For most of our theatrical history, props have been constructed with little more than papier-mâché, real wood, plaster, clay, leather, and natural fabrics. Animal glue and wheat paste were among the few adhesives available, and paints were limited to oil paints, casein, and varnishes. Think of all the theatre which was created and performed with this limited technology: everything from the Ancient Greeks, to Shakespeare and Molière, or Kabuki in Japan, up to the grand operas of the Gilded Age.

Think too of the tools we have available to us. Electricity and pneumatics have given us incredible power and speed in the palms of our hands. The industrial revolution and machine age have brought us standardized parts and precision unimaginable in previous times. Even our simple hand tools have benefited; a hand saw blade today is produced more quickly, cheaply, and precisely than before the industrial age. The steel it is made from is stronger and more consistent (and far less expensive).

From the weapons used by Alexander the Great to conquer the world, to the furniture found in Versailles, our museums are filled with amazing items created with nearly none of what our props artisans have available today. We can purchase a sheet of metal from a hobby shop which is superior in properties than the metal used by Genghis Khan to create his weapons which conquered the world. We can buy a Dremel tool for a pittance; imagine how envious the people who built the first railroads would be to see such a tool.

So if you are just starting out with prop making, or want to practice doing more of it, don’t wait until you can afford the fancy tools or can master the most modern materials. Think about what you can do with what you have, rather than what you can’t with what you don’t.

Labor is a cost, not a profit

What does it mean to do a project “at cost”? Simply put, when a client orders a project, you deliver it and charge only enough to compensate what you spent. It differs from a project where you add a markup to the costs or add a profit margin. So the price is the cost plus the markup plus the profit. Sometimes you might not mark up the costs, and other times you do not add in a profit, but in either case, you are charging more than what you spent.

The confusion comes from the “costs”. There’s the cash you spend – materials, shipping, gas money to drive to the store, overhead and maintenance of your shop – and then there is your labor cost. Some may argue that you should not charge for your labor when you are doing a project “at cost”. This is not only erroneous, but it is damaging to our industry, as I shall explain in a bit.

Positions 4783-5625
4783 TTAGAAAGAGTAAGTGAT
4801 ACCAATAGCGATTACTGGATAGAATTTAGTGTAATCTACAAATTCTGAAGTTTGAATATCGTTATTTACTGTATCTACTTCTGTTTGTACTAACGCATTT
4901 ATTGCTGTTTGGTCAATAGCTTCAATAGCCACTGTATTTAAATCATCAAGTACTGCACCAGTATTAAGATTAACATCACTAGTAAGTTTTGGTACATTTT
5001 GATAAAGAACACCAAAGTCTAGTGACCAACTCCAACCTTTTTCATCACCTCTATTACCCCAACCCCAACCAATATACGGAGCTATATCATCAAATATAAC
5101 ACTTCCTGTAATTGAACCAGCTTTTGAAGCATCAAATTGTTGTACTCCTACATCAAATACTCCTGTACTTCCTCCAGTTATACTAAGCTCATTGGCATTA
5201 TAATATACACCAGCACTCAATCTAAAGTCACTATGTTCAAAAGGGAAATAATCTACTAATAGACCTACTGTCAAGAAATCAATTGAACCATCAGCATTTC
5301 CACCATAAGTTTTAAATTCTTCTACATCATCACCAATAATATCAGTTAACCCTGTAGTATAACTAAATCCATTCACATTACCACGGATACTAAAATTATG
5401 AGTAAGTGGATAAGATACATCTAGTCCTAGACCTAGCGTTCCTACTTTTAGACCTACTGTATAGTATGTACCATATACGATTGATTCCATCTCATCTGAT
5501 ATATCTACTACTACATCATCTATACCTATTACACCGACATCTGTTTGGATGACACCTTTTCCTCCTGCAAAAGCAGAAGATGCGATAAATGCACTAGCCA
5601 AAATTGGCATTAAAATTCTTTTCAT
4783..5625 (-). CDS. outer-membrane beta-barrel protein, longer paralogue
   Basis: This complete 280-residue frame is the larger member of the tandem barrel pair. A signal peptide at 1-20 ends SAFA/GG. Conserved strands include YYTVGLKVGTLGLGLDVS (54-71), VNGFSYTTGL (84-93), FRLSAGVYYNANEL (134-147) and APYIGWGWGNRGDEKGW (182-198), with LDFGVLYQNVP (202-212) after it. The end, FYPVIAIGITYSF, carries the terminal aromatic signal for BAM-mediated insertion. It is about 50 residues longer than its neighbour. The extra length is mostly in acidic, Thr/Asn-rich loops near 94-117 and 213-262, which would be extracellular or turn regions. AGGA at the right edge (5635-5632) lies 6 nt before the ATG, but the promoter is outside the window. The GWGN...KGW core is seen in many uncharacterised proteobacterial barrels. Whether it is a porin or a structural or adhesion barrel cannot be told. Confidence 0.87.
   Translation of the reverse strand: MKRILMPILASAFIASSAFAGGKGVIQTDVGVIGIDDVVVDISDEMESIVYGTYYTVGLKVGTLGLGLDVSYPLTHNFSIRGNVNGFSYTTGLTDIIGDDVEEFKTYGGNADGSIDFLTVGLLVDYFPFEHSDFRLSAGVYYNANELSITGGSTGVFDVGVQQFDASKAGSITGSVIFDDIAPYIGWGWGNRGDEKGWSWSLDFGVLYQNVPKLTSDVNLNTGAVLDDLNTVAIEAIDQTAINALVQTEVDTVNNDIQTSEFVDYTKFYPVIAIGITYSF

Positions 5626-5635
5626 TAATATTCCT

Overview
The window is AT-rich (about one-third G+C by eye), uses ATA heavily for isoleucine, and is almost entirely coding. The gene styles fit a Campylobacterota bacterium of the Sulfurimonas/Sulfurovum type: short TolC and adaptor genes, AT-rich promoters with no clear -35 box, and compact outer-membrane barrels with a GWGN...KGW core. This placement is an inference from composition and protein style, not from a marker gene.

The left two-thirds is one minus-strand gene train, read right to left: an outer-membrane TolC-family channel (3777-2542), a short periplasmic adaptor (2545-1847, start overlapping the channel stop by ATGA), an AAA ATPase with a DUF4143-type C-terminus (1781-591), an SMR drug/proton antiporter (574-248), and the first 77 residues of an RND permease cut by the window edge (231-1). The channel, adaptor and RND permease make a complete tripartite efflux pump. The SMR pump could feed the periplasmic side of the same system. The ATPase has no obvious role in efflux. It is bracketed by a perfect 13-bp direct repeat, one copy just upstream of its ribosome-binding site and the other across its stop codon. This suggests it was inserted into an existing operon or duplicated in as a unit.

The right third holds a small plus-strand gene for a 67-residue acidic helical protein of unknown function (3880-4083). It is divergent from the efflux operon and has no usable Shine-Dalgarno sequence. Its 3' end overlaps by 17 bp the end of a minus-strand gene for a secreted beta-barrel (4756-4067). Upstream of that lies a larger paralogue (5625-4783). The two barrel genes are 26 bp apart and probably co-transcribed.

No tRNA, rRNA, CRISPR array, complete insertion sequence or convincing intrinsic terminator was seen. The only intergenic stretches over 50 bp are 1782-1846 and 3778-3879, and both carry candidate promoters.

I’ve even heard the suggestion that the cost of your labor should be considered “profit.” This is absolutely absurd! If you get overwhelmed with other jobs and have to hire someone to do the project, you do not get to keep that money; it becomes a labor cost. When a company sends out it’s weekly payroll checks, it does not get that cash back, nor can it count it as profit. Why then should you count your own labor as profit?

The cost of labor is already factored into all the materials and tools you use. The cost of a gallon of silicone rubber includes the cost of the scientists who invented it, the people who manufactured it, the people who packaged it, the drivers who transported it, and the salespeople who sold it. You can’t count any of their labor as a profit; it’s all part of the cost. Why would your labor not also be a cost?

If you make something “at cost” you include the price of your labor. If you don’t know how much that is, you should charge the same amount for your labor as it would take to hire someone else to do that work. You can charge an hourly, daily, or weekly rate, or just set a flat fee for the project as a whole. If you are trying to control the costs of the project, you certainly have some leeway in how much you charge for your labor, but you should never charge too little for it; if your price is still too high for a client and you are trying to do them a favor, you can always add a “discount” to your final price, so you maintain the integrity of your own labor costs.

Prop masters and artisans with experience know that labor is often the most expensive part of a prop. A foam sculpture may only use about $15 in materials, but it can take fifty hours to complete. Even at a very modest $15 an hour, that is still $750 in labor.

Imagine than, a market where some prop makers are saying $15 is “at cost” while others are saying $765 is “at cost”. That kind of disparity drives down the price of props and devalues the labor which goes into it. It is very skilled labor as well, the kind that is frequently at a shortage, even in a large market like New York City. It takes a lot of training, skill and practice to be able to make props. Clients who want the “costs” of a project kept to a minimum will point to the $15 examples, thinking that the $765 estimate is somehow inflating the price or using more expensive materials. Even if you are just an amateur prop maker, your pricing can have ripple effects throughout the industry.

If you want to charge someone just for the materials you use and throw your labor in for free (because it is for a friend, or because you really love the work and would never get paid for it otherwise), that is certainly your right. Everyone does it at some point. But make sure you are saying you are only charging “for materials”, not that you are doing the project “at cost”. It’s a world of difference.